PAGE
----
Prime Minister Perry Christie welcomes ratings and assessments by international agencies like Moody’s, but urges these agencies should exercise due diligence in their assessment process.
Mr. Christie’s comments come after a report recently published by Moody’s questioned how the Christie administration plans to renationalise the country’s only cellular services provider; whether the move will raise the country’s debt and whether reacquiring a majority interest in the Bahamas Telecommunication Company (BTC) is in the public interest.
A representative of Moody’s claimed to have presented these questions to the government, but Mr. Christie has denied knowledge of any such exchange.
The prime minister is now urging that these companies hold discussions with governments before making uninformed assessments of any national situation.
“Any rating of the Bahamas is important,” Mr. Christie told the Journal.
“The government of The Bahamas will always be concerned about ensuring that it is rated positively. But it is difficult for us to be able to respond to a matter that has not been discussed with us. I can see if someone is looking at what we are saying from abroad that they would be curious as to why and whether or not we have some special motives. But the answers would be forthcoming if they ask and most certainly if they meet with us.”
And while the recent assessment by Moody’s seems grim, Mr. Christie said his government is confident that it will perform admirably over the next five years and invited Moody’s analysts and other ratings companies to stay tuned.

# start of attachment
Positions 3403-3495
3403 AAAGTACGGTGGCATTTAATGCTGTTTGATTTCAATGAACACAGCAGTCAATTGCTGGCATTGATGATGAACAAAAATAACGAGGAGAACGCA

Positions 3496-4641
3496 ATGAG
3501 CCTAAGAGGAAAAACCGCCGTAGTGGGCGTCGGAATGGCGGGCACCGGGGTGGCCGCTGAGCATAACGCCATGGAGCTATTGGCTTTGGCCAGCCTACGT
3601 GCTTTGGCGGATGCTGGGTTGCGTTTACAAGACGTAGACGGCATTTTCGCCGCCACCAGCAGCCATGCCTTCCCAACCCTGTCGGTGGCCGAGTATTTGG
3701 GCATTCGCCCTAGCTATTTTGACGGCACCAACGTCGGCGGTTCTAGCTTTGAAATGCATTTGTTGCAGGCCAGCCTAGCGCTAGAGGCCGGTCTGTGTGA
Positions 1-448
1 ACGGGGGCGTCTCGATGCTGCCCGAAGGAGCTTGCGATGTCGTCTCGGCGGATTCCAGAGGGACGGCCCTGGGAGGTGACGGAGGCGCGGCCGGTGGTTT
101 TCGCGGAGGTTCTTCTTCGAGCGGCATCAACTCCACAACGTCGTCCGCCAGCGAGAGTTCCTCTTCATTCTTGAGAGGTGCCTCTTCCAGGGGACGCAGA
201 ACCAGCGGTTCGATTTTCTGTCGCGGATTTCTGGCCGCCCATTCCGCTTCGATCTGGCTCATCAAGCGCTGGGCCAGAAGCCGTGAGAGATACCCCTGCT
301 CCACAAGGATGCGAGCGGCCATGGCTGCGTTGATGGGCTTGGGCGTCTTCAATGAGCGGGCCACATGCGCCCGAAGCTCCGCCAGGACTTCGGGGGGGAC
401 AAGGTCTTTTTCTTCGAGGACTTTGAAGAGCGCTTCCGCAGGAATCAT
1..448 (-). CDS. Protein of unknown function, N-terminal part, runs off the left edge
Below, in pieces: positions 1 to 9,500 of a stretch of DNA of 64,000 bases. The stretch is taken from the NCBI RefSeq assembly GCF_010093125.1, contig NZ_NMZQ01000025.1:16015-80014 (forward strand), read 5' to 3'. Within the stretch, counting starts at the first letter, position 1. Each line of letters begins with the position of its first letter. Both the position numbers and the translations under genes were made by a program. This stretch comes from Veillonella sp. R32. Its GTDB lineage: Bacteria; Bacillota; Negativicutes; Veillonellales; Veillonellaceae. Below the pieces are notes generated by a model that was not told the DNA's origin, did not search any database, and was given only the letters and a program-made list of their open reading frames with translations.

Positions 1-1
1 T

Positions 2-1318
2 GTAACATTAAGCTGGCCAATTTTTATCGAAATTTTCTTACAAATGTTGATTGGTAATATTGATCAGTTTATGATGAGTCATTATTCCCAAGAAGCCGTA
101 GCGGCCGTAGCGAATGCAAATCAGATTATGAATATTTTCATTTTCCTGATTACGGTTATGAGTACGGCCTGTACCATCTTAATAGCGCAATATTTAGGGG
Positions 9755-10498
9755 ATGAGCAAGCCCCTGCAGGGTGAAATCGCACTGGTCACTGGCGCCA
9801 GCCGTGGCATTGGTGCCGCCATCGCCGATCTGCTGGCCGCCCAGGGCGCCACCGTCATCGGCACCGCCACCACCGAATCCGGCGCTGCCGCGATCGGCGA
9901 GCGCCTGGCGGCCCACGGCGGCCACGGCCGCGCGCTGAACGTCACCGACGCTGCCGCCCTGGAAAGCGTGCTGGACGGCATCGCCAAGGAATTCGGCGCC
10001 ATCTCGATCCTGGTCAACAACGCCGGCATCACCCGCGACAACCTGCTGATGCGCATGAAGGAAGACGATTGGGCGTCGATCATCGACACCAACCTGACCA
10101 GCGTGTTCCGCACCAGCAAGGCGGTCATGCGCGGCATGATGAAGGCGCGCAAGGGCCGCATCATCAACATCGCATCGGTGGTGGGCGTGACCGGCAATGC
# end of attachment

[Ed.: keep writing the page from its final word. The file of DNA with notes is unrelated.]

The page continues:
“At the end of this process of our governance, we are optimistic that we will be able to show Moody’s and the International Monetary Fund (IMF) that just as we did when we came back to office in 2002 and had a dramatic impact on employment by creating 22,000 jobs, and just as we had a lot of direct foreign investment creating jobs around The Bahamas, that we have a programme that is intended to manage what we have in New Providence and to inject new efforts in Grand Bahama,” he said.
Mr. Christie said his government intends to continue with its plan of creating anchor projects around The Bahamas.
He said his government will encourage those anchor projects to come about particularly because of the country’s “handicapping sociological points.”
“Just by way of the fact that we are an island nation,” he said, “we have people coming to Nassau and Grand Bahamas looking for jobs. And so from a macroeconomic point of view, our policy is being predicated on creating economic activity in many different islands, as quickly as we can, so we can stem the tide of people having to leave home to look for employment.”